He'd sailed boats all his life and now worked for a rich couple who only used their yacht on weekends during the summer. This left Skip free for half the year to go to Spain and to pursue other projects. The boat was a very nice fifty-three footer and was set up on blocks in a huge boat shed near to the water. So we settled into a steady routine of getting up early and bicycling down to the boatyard to work a solid eight hours every day on the decks and fittings, It was actually backbreaking work for two old timers like us but I enjoyed Skip's company. He was an incredibly easy person to work for, the pay was alright and Skip fed me well. In our week or so together, we must have tried every restaurant in town and got to know sleepy little Oxford quite well. I never felt that I got a good handle on the varnishing for it's an exacting process but I enjoyed the whole experience and was happy when we finally got the boat into the water and could clean and put up the mast. But I didn't have time to stay and do any sailing, which was a shame.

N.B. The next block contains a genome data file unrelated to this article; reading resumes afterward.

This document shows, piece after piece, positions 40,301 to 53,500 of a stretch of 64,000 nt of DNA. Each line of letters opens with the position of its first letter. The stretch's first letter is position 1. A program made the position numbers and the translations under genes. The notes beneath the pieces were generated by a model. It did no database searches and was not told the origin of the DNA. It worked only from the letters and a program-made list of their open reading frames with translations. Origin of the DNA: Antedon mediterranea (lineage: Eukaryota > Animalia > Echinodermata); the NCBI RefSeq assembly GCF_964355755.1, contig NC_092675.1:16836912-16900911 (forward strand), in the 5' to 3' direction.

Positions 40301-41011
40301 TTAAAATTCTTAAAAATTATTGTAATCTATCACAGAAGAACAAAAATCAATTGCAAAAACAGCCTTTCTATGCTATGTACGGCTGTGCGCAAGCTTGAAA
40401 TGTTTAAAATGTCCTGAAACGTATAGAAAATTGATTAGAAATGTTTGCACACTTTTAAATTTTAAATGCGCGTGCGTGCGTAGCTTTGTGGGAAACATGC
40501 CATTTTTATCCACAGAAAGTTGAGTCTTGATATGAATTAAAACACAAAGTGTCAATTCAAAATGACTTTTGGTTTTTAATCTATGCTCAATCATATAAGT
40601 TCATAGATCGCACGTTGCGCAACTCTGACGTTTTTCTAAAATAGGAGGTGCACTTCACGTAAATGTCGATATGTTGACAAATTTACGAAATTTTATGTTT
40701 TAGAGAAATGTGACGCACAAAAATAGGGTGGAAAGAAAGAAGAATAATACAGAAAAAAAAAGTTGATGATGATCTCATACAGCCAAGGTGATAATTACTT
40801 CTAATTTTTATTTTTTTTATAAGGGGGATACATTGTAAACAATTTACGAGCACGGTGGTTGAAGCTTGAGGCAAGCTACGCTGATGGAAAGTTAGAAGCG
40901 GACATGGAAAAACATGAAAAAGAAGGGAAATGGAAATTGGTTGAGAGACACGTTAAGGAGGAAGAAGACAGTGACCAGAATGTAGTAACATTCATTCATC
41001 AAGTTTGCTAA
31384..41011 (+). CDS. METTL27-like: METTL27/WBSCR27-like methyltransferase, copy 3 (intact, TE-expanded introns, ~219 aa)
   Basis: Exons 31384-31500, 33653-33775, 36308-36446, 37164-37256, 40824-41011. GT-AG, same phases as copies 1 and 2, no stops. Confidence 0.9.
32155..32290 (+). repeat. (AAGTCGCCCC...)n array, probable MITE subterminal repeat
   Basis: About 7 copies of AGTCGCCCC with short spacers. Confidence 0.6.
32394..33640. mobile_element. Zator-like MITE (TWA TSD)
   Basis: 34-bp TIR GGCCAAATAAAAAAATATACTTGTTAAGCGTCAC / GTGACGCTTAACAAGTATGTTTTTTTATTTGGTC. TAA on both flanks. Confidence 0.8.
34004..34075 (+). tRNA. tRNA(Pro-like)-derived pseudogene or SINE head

Back in Alexandria, I devoted the rest of a very long and suffocatingly hot summer to my book writing and even wrote a couple of fictional short stories that I've been trying to publish ever since. We heard from Kelly that he and Rosie had decided to leave the "Tree of Life" in Ireland for the winter and wanted the house back in the Fall. So Catherine and I looked around town and found a nice little apartment just around the corner from Kelly's. We moved in there in August. It was small but ample for our needs. We turned the spare bedroom into a studio/office and put a bit of work into making it all as nice and comfortable as possible. For two itinerant, basically unrooted people, Catherine and I were great homemakers and realized that this apartment would be perfect for us until we took off again. We still had easy access to Old Town and the new neighbourhood was quite integrated and multiracial. It actually suited us much better than Kelly's sumptuous house. Life moved on.